Plan no matter what the shape
the property context that means ignoring macro economic things beyond
your control and doing everything practical to squeeze value out of the
real estate that serves your business.
How big should your office be?
"Bigger" would be my tongue-in-cheek response, but size isn't everything, apparently, as a recent report from the British Council of Offices indicates:
Typical Question: We're renewing our lease at the moment - should
I get the broker that did the original deal to come back and advise us?
Most importantly, in today's tough market, a sound strategic plan is never static; it is driven by the business plan.
Strategies for today's market:
To remain competitive in the current tight economy, you must maximize your asset utilization. In other words, make the most of what you have. Make intentional decisions about your property investments (whether owned or leased) and how you use your existing assets. During a soft market, such as we are experiencing in most parts of South Africa, it is a good time for companies to look ahead at both short-term and long-term objectives.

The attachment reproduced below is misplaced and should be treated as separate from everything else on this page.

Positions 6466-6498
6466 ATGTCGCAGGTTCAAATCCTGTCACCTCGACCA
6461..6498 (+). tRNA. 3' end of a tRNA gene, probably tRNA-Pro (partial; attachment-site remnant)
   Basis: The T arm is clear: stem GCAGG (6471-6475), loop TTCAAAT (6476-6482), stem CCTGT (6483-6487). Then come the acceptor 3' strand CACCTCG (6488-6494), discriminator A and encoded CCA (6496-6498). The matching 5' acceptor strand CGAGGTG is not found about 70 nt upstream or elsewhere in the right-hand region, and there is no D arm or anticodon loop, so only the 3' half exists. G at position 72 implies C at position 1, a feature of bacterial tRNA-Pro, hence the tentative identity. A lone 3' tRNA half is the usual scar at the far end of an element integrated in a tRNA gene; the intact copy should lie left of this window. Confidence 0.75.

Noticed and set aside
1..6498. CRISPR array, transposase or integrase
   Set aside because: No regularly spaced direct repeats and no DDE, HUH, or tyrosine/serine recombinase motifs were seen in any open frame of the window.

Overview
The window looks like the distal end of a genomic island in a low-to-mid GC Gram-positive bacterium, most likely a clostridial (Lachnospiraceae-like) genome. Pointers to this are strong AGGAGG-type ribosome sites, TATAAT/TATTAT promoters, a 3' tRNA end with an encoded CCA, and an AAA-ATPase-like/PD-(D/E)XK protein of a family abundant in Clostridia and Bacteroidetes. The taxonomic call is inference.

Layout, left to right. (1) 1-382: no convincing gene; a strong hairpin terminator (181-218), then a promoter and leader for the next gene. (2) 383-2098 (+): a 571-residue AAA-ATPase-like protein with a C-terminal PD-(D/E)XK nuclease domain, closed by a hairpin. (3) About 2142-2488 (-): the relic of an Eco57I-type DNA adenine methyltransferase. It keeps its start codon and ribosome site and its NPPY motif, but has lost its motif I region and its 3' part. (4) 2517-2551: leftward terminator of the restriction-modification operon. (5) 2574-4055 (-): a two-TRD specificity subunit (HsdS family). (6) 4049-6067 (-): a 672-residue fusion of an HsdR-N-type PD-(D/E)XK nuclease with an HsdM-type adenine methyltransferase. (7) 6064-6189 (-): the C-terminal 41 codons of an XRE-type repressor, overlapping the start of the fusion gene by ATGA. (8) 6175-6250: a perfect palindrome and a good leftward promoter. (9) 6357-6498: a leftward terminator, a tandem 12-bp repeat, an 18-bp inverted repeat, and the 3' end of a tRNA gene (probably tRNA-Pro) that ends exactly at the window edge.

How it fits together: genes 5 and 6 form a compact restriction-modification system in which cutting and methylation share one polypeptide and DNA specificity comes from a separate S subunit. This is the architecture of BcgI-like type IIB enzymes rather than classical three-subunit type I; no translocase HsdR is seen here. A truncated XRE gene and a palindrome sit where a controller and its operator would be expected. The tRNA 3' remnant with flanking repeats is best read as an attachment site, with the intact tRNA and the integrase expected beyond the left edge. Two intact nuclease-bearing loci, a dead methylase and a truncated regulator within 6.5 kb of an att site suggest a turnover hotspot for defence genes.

Too much space?
Let's say you currently operate out of three different premises, but
after closer evaluation you find you could operate just as well with only
two - if you are operationally indifferent as to which properties to keep,
then sell or sublease the space that will generate the highest return.
Give the market what it wants - as long as it doesn't negatively affect
your own business objectives.
Need more space?
If your company needs additional or more functional space, there are numerous alternatives to the lease or purchase of additional space.
While the phrase tenants market is unlikely to be uttered by a landlord, there are currently a number of ways to secure fair rentals and decent tenant installation allowances. Negotiating an appropriate deal for more space now could very well save you money in the long run.
It all boils down to having a portfolio view, a thought-out perspective
on how best to leverage property as a business asset. The temptation may
be to pounce on localized opportunities that present themselves in the
current market, but that could unravel in years to come. I believe the
best route is to develop and implement a long term property plan that
crystallizes the companies approach to lease Vs buy, longer
Vs shorter commitments and how property can best be used as a positive
lever in the pursuit of profit.
So, use the current tough times to create or firm up your overall framework
- it'll help you make intentional - not reactive - decisions regarding
your property matters.
Article from: www.eprop.co.za